Lakers working on details of roster

LOS ANGELES -- We know the Los Angeles Lakers will be raising another banner to the Staples Center rafters on opening night in October. We just don't know quite yet who will be on the court rounding out the roster for the 2010-11 season.

Lakers general manager Mitch Kupchak has filled in most of the remaining canvas with three paint roller-sized strokes -- agreeing to terms with head coach Phil Jackson; re-signing starting point guard Derek Fisher to a three-year, $10.5 million deal; and luring backup guard Steve Blake from the free-agent market with a four-year offer worth $16 million.

Now it's time for Kupchak to switch to the fine-bristled brush to color in the remaining details.

With a coach secured and nine players under contract, the Lakers have four roster spots to reach the league's minimum of 13 players.

Two of those spots are believed to be earmarked for the Lakers' two second-round draft picks, Devin Ebanks of West Virginia and Derrick Caracter of Texas El Paso. Both players would warrant rookie league-minimum salaries of $473,604 next season, taking two of the four vacant spots created by the Lakers' departing free agents, Jordan Farmar, Josh Powell, D.J. Mbenga and Adam Morrison.

Ebanks averaged 15.0 points on 45.5 percent 3-point shooting during summer league, drawing favorable comparisons to former Laker Trevor Ariza because of his length and floor game. Caracter led the Lakers in scoring, averaging 15.4 points on 59.3 percent shooting from the field, to go with 8.6 rebounds and 1.4 blocks a game. ESPN.com analyst David Thorpe likened Caracter to San Antonio's DeJuan Blair, a second-round steal from last season.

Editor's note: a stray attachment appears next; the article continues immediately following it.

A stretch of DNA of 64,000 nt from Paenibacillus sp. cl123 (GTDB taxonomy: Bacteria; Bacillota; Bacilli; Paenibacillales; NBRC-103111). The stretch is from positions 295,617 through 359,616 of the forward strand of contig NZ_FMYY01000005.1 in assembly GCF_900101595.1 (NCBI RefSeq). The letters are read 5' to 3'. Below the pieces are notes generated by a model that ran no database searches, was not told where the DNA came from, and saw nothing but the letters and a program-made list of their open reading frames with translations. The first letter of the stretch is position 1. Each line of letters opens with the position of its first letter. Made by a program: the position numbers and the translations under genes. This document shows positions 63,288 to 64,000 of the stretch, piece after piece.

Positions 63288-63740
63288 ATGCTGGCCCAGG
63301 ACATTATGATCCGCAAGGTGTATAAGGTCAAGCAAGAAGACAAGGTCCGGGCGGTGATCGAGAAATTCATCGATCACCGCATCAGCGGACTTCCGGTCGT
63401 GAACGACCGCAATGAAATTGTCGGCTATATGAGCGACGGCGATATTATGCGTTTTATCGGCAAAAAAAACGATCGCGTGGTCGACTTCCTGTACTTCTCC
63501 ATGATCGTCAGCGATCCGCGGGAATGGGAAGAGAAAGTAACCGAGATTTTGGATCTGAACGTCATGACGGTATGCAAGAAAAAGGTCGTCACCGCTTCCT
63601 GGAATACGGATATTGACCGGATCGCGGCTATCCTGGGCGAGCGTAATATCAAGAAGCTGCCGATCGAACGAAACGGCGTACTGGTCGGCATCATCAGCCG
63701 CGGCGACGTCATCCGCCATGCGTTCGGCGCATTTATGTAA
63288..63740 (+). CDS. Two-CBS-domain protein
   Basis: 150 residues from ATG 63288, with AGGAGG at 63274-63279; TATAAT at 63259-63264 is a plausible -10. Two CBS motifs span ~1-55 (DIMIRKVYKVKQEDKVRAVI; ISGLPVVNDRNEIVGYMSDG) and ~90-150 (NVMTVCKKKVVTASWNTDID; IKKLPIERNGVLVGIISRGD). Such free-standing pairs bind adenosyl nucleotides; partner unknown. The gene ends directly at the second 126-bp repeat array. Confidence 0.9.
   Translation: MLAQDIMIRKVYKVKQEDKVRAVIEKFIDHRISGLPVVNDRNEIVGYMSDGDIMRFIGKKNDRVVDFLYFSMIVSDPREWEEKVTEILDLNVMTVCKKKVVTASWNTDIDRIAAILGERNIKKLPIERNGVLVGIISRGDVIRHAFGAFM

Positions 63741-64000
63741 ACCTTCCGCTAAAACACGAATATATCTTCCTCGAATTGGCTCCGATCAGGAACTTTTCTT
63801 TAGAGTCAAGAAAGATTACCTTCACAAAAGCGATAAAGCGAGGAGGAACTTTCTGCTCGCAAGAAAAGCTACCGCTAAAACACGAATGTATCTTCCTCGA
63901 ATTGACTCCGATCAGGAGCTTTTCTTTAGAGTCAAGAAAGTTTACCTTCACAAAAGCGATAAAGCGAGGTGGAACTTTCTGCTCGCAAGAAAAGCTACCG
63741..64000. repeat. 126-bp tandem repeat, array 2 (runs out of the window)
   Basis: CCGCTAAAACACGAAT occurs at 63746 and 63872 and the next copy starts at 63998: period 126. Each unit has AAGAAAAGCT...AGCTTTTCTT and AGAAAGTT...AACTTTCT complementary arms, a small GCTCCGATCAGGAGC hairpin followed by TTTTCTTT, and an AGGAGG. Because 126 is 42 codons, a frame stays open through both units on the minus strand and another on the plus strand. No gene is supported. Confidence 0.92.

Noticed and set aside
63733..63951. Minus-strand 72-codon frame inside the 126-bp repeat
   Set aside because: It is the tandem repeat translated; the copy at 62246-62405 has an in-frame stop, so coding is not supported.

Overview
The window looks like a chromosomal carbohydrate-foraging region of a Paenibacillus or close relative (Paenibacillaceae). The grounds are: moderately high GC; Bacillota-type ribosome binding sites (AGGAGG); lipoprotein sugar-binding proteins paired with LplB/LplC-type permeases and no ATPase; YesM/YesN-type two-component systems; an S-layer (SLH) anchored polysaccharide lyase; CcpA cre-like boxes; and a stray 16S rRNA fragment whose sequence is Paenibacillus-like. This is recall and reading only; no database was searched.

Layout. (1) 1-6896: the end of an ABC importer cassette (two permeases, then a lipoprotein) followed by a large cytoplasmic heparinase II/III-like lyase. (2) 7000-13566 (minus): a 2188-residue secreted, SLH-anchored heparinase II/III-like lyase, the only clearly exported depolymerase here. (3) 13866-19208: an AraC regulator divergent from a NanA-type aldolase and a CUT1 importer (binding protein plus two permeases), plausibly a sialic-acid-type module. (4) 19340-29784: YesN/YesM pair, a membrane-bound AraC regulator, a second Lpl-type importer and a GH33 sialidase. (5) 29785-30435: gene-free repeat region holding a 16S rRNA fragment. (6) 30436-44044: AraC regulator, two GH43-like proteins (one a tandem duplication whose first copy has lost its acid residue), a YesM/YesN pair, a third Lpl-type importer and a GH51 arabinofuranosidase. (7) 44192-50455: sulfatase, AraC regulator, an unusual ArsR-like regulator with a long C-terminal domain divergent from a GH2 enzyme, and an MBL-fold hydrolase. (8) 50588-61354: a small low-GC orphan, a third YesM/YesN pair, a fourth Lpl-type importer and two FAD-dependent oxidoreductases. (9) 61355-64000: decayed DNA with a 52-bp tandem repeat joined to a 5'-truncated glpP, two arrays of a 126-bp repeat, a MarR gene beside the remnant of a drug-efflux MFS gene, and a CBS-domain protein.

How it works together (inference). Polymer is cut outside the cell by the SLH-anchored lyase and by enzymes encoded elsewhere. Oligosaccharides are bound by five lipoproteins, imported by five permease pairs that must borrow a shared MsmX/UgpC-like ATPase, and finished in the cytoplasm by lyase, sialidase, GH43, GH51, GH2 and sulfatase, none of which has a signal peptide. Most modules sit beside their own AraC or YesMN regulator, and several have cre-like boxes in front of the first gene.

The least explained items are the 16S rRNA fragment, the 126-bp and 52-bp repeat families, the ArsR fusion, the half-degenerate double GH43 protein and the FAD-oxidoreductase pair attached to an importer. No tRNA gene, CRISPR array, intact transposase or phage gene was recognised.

Farmar signed with the New Jersey Nets for $16 million over four years, with a player option after the second season.

"It's going to be a new experience," Farmar said in a phone interview with ESPNLosAngeles.com on Friday. "It's going to be different, exciting and I'm looking forward to it. A lot of good things are going to come from it."

Farmar, who became a first-time father last week of a baby girl named Phoenix, said playing for Nets head coach Avery Johnson, a former NBA point guard, was the deciding factor that led him to choose New Jersey over Indiana and Portland. The Nets increased their pursuit of Farmar once LeBron James chose to play for Miami.

"[Johnson] was probably the biggest part," Farmar said. "Him explaining how he played Devin Harris and Jason Terry together in Dallas, he helped Devin Harris get to this point in his career where he's an All-Star and looked at as a starter and a legitimate player in this league and he was going to help me do the same."

It remains to be seen what good will come from the Lakers' parting ways with four players who knew the system and pushed the starters in practice and having four new faces at the end of the bench.

Powell has received interest from several teams, including Chicago, Denver, Miami and Atlanta, according to league sources.

Morrison has worked out for several teams in Las Vegas this week, including Washington, Boston, Chicago, Cleveland, San Antonio and the Los Angeles Clippers.

"It went really well," Morrison's agent, Mark Bartelstein, told ESPNLosAngeles.com of the workout. "A lot of teams are interested. I think we'll have something done shortly."

Bartelstein has another client, Shannon Brown, who is currently in negotiations with the Lakers about returning with a multi-year deal. Brown opted out of the final year remaining on his contract that would have paid him $2.15 million next season.